Prices are out of control these days.
Gasoline continues to flirt with all time highs, that 50 cent candy bar now costs a dollar, and the charge for a gallon of milk makes you think there’s gold in them there utters. And coffee is no exception. The price for a pound of bulk roasted beans is well over 10 dollars at this writing (that’s the cheap stuff) and the the more you process the coffee, the more expensive it becomes. Ground coffee costs more … oh, it might have the same price as a pound of bulk beans, but didja notice that its only 14 ounces of coffee, not a full pound? Uh-huh. And the slow rise doesn’t stop there. Instant coffee is really steep in price, with those pre-packaged paper “pods” not too far behind. Any coffee that requires grinding, forming, freeze-drying, ice-crystalling, bagging or boxing adds more pesos to the pound. And the creation of K-cups are no exception.
If you’ve got the feeling that those little plastic cups are expensive, you’d be right.
I’ve not actually put it on a scale or measure, but I think most coffee K-cups hold about a tablespoon to 1-1/2 tablespoons of coffee. Maybe about 14 grams by weight. Right now, I can get a 24 cup package of Caribou Blend for 16.99, or about .67 cents a cup. That means you’re dropping 67 cents for 14 grams of ground coffee. There’s 454 grams in a pound. Do some loose math and you’ll see you’re buying coffee at about the cost of 21 dollars a pound. Sure there’s the cup and the filter inside and the manufacturing cost, but still … you’re spending 21 dollars a POUND on coffee this way. That’s pretty steep. And beyond that, there’s the MORALITY of the K-cup versus Mother Earth.
Imagine a world that, when viewed from the cold, vast, emptiness of space seems to be nothing but a wide ocean of heaving gray and black. No land, no animals, simply little gray dots upon more gray dots, falling and rolling over one another. That is the future of earth if this K-Cup thing goes unchecked. Humanity will drown in plastic, lose its way in punctured foil. Billions upon billions of used K-Cups will overflow from the landfills like wrathful vengeance from heaven. And man will be snuffed out under an avalanche of little plastic cups with a hole in the bottom. Ugly picture, but one that is coming if we don’t find a better, more earth friendly way to conserve the resources our Keurig’s consume. And that brings us to the topic of this entry:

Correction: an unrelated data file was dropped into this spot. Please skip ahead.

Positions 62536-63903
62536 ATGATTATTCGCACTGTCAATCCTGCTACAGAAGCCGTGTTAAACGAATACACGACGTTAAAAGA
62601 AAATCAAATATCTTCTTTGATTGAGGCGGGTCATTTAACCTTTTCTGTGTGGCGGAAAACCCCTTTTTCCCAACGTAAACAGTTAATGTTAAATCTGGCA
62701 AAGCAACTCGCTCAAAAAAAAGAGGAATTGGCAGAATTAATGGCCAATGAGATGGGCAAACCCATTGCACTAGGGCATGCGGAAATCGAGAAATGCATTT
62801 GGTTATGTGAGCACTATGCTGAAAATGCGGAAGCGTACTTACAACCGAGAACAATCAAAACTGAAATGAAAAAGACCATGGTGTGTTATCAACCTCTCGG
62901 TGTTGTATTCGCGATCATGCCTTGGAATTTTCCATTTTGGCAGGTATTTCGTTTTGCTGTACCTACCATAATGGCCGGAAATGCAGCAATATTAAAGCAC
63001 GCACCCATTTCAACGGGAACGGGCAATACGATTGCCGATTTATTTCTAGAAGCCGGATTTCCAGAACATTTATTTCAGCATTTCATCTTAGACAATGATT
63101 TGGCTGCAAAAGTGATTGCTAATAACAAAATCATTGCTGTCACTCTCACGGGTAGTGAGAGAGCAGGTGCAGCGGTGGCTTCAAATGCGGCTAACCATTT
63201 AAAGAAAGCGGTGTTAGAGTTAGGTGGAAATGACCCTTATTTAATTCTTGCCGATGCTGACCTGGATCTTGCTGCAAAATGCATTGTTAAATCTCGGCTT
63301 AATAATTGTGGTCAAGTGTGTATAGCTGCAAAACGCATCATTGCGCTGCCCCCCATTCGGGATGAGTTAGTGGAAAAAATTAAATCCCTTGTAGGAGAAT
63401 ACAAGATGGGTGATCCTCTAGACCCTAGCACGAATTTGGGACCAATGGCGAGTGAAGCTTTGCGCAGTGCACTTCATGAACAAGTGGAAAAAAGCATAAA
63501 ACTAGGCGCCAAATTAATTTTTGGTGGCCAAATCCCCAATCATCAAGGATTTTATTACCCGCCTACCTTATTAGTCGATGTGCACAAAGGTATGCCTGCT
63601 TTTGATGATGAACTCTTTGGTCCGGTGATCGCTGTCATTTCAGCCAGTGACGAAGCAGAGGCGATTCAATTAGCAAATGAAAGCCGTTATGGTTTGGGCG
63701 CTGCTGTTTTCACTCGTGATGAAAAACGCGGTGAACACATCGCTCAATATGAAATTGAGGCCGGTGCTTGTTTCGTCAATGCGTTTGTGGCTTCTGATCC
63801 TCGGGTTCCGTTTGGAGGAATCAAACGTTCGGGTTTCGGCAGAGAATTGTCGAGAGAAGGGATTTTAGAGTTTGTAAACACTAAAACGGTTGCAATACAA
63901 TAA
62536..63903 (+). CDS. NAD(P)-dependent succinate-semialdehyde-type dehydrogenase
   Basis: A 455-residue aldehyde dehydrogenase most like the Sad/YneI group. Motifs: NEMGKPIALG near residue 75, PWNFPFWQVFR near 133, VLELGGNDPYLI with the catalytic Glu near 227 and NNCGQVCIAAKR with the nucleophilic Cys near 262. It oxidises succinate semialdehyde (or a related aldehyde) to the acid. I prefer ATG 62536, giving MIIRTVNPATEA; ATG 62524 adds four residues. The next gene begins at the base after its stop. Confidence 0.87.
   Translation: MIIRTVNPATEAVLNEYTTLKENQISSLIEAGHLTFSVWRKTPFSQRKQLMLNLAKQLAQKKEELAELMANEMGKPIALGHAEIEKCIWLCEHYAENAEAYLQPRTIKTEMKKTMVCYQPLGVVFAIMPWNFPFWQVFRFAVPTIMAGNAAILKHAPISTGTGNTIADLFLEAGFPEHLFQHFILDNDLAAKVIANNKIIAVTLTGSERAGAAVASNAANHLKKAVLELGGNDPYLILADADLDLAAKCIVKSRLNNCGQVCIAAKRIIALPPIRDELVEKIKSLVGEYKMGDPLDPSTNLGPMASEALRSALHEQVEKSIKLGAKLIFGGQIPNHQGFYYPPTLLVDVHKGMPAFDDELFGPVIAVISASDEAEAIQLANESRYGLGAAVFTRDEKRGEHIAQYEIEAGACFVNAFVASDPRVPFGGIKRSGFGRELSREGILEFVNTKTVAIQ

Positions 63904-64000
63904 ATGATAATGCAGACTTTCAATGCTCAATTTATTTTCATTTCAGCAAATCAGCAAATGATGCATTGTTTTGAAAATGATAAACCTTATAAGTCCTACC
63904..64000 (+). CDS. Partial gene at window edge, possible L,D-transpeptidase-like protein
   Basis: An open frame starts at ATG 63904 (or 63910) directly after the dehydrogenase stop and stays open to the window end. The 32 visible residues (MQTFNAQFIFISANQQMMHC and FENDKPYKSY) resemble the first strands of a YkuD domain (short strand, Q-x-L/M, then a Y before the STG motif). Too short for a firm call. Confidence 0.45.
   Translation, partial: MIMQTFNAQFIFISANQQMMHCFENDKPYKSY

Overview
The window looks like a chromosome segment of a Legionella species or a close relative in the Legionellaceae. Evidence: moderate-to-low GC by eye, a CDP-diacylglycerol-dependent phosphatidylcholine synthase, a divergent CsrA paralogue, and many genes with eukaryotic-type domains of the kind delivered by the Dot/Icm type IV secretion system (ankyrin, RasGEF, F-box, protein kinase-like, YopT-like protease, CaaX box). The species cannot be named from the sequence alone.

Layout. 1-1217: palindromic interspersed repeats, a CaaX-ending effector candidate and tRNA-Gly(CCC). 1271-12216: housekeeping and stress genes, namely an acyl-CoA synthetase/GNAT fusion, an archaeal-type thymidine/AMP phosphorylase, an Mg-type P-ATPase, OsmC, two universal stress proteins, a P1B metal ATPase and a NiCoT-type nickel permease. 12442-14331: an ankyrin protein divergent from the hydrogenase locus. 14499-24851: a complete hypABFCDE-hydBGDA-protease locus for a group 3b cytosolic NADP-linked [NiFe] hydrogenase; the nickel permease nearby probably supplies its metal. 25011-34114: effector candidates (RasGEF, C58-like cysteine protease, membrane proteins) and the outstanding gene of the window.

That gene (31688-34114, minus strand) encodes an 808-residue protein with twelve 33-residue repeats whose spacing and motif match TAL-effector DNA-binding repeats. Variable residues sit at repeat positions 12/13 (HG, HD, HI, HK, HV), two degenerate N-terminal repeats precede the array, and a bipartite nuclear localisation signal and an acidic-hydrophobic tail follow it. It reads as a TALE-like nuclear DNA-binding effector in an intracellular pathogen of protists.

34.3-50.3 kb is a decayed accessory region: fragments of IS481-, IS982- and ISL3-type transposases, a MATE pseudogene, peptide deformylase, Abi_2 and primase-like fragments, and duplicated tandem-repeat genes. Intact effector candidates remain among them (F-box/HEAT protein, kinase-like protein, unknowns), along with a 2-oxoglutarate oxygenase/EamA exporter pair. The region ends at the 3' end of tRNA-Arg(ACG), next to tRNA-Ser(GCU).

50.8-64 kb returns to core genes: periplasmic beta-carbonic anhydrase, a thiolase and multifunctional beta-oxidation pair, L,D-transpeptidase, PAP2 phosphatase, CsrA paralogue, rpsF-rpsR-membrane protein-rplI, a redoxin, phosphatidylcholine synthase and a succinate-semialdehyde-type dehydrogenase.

Save the mama, save your wallet: roll your own K-Cups!
There are several ways to get this done. Here are but a few:
If the Keurig was a muscle car, The My K-Cup would be a factory aftermarket part.
First, Keurig has the “My K-Cup” system that you can buy for about 16 dollars at the time of this writing. It replaces the snap out cup holster in your machine, holds a mesh and plastic basket and has a screw on top that mimics the hole punctured in the foil. I’ll talk about the “My K-Cup” in a coming post, but a quick “pro” is you can isolate strongly flavored coffees (think hazelnut or holiday blends) from contaminating other coffees you make afterwords. A “con” is you have to snap in and out some parts to make the thing work.
The ekobrew, for those who wish to decrease their Keurig's coffee-footprint.
Then there’s the ekobrew Cup, a direct replacement for the disposable K-cup. No special holster, it behaves and handles like a regular little cup. It has a permanent cup with an attached lid and wires mesh sides. About 10 dollars, but they’ve been spotted on ebay for much less. The upside is it requires no holster change, so its easy. The downside is it tends to coat the holster in fine grounds and requires a “blank shot” of water to rinse the system.
There’s the EZ-Cup, a truly roll-your-own K-cup that has disposable paper filters inserted into a solid, non-disposable plastic housing. About 14 dollars and you have to keep a supply of these little tiny paper filters. I haven’t used them, so it will have to wait for my full review. The itty-bitty paper filter does seem to be a hassle, but we’ll wait and see.
I hope that bush isn't to scale, or I'm going to lose it pretty quickly!
For the real recyclers among us, there’s the Kaps for K-Cups, which allow you to reuse the cup and built in filter by giving you a snap on cap that is snapped on once the punctured foil is pulled away. They even give you a little brush so you can brush the old grounds out of the filter! Yum! 3 Kaps for 10 dollars.
I have tried the Keurig and the ekobrew cups. I have plans to at least try as many alternative forms of “cups” as I can stand. But I get the impression that the the first two are the most popular, so I’ll be putting together my review of these little reusables in the next few days. They all should technically save the earth from ecological destruction and stretch your coffee-addiction dollar to the max. But how do they work, and more importantly, how do they TASTE?
I’ll let you know.